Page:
Lots of forms of financial skulduggery can be described as "sophisticated," but not all of them are. A classification might be:
If you do some complicated stuff in such a way that you'd have a plausible case that you're following the rules, even if the authorities knew about all your complicated stuff, then that's a "sophisticated" way to evade the rules.
If you just, like, use Wite-Out to conceal the bad stuff that you're doing, then it's something else, even if you use a lot of Wite-Out and in complicated ways.
BNP Paribas pleaded guilty yesterday to violating U.S. sanctions against Sudan, Iran and Cuba, agreeing to pay almost $9 billion to various regulators and prosecutors. Those regulators and prosecutors variously described its methods as "elaborate" and "egregious schemes," but they stopped short of "sophisticated." Because in fact the methods mostly went something like this:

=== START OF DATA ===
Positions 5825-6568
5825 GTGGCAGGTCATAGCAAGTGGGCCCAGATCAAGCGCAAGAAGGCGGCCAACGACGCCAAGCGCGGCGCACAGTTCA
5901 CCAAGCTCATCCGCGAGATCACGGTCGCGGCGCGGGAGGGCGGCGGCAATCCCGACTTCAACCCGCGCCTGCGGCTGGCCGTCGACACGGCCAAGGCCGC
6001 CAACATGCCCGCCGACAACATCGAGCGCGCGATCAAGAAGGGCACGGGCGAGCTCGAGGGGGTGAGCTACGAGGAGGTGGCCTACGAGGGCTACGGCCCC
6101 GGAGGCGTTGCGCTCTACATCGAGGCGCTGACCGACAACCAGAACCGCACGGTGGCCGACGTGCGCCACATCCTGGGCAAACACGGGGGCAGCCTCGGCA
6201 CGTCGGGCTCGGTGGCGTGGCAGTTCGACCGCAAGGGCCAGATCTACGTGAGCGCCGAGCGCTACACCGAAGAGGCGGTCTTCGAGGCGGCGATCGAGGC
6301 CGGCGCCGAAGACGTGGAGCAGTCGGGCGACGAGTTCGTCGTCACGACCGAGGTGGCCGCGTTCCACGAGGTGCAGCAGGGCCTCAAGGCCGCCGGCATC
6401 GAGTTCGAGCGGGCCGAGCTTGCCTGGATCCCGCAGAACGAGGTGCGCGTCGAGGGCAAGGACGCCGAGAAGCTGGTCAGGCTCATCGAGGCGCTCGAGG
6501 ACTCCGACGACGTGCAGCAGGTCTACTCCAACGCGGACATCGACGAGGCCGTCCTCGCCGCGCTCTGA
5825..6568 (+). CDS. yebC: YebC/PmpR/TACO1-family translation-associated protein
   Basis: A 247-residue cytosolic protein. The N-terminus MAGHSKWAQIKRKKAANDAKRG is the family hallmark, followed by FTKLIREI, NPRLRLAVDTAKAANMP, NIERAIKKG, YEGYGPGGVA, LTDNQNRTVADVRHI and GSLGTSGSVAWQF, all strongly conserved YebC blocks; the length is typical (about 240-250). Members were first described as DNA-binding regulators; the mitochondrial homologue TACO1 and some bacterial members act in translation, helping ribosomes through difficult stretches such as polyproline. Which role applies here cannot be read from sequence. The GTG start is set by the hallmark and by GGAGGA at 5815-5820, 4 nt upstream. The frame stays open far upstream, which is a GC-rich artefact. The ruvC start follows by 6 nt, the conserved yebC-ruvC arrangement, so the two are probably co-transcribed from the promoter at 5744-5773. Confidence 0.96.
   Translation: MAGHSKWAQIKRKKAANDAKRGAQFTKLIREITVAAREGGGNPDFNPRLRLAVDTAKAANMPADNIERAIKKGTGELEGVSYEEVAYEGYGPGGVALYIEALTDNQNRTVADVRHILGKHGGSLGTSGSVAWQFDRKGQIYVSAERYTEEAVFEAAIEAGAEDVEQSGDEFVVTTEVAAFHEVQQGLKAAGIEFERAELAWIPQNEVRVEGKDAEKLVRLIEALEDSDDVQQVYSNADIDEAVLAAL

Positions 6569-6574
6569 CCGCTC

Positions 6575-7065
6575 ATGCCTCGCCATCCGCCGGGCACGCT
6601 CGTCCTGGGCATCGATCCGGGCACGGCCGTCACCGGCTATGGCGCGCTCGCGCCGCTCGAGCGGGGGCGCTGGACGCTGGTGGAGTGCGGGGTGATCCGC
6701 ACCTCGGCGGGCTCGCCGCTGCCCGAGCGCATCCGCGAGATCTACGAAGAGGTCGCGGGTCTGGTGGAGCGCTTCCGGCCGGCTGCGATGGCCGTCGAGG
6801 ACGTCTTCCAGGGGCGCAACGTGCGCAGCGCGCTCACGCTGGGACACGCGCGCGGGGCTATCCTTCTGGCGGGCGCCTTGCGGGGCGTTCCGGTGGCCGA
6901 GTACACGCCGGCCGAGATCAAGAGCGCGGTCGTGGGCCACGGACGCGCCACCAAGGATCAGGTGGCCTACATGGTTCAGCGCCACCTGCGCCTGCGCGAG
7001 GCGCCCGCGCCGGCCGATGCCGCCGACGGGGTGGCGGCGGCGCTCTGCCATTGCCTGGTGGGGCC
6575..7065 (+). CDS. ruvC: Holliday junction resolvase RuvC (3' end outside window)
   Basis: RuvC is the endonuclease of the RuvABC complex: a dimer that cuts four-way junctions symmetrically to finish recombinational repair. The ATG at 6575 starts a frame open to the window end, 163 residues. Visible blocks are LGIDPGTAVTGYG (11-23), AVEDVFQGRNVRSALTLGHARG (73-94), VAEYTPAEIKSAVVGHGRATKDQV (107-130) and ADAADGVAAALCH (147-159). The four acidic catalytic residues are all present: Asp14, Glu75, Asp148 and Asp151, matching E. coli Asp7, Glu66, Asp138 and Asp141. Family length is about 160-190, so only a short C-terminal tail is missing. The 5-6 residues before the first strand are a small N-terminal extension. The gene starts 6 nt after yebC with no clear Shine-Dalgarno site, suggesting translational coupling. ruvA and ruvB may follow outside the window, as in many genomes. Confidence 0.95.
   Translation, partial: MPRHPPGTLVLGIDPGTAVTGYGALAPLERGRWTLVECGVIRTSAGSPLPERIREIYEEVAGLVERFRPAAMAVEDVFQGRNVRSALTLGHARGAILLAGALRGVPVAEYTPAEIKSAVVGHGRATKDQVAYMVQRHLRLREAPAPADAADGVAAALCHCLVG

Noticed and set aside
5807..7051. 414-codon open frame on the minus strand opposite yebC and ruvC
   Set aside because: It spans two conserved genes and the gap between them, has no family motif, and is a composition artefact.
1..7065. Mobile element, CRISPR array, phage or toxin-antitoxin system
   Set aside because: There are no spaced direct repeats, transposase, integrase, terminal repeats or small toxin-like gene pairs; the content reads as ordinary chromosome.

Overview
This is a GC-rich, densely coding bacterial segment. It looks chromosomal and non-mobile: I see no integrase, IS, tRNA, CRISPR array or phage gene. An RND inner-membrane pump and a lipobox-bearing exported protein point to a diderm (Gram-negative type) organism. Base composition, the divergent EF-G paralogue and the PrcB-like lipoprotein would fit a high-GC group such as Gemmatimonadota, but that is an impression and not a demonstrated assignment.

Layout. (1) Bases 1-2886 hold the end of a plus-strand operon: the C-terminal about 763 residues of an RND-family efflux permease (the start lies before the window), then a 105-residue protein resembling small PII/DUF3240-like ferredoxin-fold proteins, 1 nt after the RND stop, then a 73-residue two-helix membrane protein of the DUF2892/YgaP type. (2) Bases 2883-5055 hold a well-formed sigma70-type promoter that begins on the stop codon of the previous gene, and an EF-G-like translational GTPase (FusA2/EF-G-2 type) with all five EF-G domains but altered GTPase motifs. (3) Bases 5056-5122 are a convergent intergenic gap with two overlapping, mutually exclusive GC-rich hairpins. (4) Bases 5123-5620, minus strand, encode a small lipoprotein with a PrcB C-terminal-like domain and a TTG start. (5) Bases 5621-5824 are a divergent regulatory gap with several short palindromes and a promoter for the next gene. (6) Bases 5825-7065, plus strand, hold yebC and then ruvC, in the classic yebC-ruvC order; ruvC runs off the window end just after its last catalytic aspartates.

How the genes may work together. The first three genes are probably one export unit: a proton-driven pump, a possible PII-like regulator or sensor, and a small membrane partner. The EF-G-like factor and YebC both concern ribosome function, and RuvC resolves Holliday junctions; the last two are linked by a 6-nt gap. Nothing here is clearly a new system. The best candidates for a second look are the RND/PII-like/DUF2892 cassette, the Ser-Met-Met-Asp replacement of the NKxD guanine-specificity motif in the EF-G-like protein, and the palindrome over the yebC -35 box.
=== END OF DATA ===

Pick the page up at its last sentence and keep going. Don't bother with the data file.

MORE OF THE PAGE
First, the payment from the Cuban entity would be made from its account at French Bank 1 to a BNPP Paris bank account at French Bank 1. As a book-to-book transfer -- i.e., a transfer from one account to another within the same financial institution -- no U.S. dollar clearing would occur. Second, BNPP Paris would transfer the money from its account at French Bank 1 to a transit account held at BNPP Paris itself. This bank-to-bank transfer would result in U.S. dollar clearing, with the payment typically being transferred through BNPP NY or on occasion by U.S. Bank 1.